Design intervention

Design intervention

The correct design of an employee’s workstation can have massive benefits to his or her productivity and health

Designing an ergonomic workstation can be difficult, but it is essential. Correct ergonomics are specific to individuals and even the smallest ergonomic detail brings several variables. A comfortable, ergonomically sound workstation for one person can be completely uncomfortable for another. An unorganised workstation is a hindrance to safety and productivity. Workstations must accommodate every individual to maximise both comfort and productivity.

In a well-designed workplace, the worker has the opportunity to choose from a variety of well-balanced working positions and to change between them frequently. Working tables and benches should be adjustable. Being able to adjust the working height is particularly important in order to match the workstation to the worker’s individual body size and to the particular task. Adjustability ensures that the worker can carry out work in well-balanced body positions. If the workstation cannot be adjusted, platforms to raise the shorter worker or pedestals on top of workstations for the tall worker should be considered.

Organisation of the workspace is another important aspect. There should be enough room to move around and to change body position. Providing built-in foot rails or portable footrests allows the worker to shift body weight from one leg to the other. Elbow supports for precision work help reduce tension in the upper arms and neck. Controls and tools should be positioned so that the worker can reach them easily and without twisting or bending.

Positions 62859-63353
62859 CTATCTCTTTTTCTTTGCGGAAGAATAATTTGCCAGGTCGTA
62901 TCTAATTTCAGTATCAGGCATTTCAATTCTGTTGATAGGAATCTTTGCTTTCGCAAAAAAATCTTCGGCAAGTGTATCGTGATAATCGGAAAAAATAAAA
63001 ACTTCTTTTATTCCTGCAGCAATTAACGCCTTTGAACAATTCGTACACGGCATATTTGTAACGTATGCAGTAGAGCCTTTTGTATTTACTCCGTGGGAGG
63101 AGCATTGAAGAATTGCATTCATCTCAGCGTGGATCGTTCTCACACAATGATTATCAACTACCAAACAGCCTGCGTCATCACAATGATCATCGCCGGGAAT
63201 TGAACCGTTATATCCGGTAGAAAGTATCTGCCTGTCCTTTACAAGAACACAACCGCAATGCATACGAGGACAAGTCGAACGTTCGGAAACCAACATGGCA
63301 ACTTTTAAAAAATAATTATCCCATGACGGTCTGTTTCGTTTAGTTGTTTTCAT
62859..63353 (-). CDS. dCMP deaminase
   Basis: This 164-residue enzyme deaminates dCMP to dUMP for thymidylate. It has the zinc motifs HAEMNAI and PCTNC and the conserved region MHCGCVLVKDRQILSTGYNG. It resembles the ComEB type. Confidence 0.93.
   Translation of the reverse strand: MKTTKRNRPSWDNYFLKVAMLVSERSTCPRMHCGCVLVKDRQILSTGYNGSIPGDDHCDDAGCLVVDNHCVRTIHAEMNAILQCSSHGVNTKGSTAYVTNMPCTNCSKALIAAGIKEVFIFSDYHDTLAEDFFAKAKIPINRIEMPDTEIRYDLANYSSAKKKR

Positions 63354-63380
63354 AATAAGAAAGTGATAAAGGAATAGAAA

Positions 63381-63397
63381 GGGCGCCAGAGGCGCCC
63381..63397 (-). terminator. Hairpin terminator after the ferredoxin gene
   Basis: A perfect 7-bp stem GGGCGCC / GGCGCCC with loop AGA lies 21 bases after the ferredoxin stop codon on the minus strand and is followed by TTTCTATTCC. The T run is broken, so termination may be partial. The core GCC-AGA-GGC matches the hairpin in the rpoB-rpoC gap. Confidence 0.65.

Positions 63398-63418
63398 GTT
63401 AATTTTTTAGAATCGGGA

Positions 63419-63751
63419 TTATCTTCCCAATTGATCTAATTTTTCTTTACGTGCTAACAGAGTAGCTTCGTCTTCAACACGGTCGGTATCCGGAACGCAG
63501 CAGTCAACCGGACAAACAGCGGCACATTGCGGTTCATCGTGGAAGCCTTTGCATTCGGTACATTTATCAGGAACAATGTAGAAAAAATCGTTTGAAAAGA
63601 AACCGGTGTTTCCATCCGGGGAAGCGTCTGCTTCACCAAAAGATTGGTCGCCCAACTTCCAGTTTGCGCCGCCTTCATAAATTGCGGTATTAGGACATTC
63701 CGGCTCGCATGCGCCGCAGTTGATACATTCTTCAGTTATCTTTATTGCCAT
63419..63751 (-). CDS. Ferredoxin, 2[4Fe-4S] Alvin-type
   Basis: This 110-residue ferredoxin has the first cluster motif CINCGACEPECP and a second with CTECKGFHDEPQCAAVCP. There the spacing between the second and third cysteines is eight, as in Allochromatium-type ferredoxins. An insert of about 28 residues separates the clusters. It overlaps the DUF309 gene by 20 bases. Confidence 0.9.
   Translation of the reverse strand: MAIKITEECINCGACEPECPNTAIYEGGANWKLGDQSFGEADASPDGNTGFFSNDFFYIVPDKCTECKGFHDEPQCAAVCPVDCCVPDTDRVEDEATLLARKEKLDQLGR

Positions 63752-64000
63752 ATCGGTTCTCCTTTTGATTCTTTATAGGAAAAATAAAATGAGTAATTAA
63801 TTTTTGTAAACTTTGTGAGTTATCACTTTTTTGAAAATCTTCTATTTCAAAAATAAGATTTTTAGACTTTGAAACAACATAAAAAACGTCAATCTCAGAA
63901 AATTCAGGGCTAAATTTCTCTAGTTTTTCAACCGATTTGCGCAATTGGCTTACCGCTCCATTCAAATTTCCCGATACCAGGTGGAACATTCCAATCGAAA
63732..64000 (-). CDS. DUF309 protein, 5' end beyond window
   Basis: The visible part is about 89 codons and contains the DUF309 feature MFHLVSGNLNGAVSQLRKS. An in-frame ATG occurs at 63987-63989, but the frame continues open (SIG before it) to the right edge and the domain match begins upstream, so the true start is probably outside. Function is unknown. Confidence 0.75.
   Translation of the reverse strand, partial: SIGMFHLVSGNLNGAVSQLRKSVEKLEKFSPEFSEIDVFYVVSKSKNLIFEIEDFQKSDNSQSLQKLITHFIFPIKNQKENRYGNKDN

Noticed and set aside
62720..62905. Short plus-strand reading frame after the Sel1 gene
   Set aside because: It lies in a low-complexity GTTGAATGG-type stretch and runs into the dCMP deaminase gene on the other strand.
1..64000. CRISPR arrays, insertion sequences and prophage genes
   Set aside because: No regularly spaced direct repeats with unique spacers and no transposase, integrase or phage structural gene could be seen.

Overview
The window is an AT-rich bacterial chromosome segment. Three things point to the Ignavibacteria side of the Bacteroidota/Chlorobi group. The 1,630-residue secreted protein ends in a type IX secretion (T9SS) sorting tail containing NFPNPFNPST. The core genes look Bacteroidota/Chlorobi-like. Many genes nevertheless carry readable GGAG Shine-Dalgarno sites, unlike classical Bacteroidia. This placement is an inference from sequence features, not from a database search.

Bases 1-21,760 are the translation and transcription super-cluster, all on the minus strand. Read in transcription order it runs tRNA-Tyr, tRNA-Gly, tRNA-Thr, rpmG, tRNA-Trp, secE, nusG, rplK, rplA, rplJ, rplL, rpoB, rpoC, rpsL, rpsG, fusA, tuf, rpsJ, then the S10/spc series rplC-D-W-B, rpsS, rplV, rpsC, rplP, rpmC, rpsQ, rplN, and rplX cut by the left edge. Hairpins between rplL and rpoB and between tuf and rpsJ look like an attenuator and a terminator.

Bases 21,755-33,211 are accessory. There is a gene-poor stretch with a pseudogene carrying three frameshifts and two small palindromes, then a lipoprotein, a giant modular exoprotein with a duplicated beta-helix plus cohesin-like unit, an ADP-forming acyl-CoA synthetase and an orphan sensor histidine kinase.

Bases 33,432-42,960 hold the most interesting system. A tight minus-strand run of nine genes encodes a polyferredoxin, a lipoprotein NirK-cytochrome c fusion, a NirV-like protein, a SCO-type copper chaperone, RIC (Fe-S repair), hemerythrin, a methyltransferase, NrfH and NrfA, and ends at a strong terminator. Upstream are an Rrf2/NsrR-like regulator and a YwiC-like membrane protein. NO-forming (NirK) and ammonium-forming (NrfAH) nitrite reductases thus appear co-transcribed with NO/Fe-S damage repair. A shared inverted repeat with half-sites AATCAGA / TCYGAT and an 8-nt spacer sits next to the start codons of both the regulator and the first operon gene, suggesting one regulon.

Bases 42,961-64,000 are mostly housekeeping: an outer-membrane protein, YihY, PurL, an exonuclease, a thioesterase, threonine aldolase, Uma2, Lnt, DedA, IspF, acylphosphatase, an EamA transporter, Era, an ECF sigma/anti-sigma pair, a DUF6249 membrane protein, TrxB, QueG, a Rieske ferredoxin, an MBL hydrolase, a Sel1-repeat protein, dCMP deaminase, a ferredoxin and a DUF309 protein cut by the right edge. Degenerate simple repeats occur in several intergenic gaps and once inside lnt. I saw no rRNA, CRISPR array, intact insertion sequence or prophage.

Where it is possible, a seat should be provided so that the worker can do the job either sitting or standing. The seat must place the worker at a height that suits the type of work being done.

For work that requires standing only, a seat should still be provided to allow the worker to occasionally sit down. Seats at the workplace expand the variety of possible body positions and give the worker more flexibility. Workplace design should fit the variety of workers’ shapes and sizes and provide support for the completion of different tasks.

Different tasks require different work surface heights. A guide is:

• Precision work such as writing, electronic assembly, drawing and reading – the work surface should be five cm above elbow height so that the elbows can be rested on it.

• Light work, such as assembly line or mechanical jobs – the surface should be about five to 10 cm below elbow height.

• Heavy work, demanding downward forces – the surface should be 20 to
40 cm below elbow height.

In ergonomically suitable workstations, there must be adequate room for people and components to move about freely without obstruction. There must also be enough space for any handling equipment that might be used, such as forklifts or other lifting equipment. There should be adequate lighting to avoid eyestrain. Whether at a sitting workstation or standing workstation, the worker must have the proper posture to avoid sustaining injury.

There are four types of workstation designs in common use: sitting workstations and standing workstations as well as workstations for precision work and for assembly work.

Guidelines extracted from the Safety Handbook, published by the Safety First Association.

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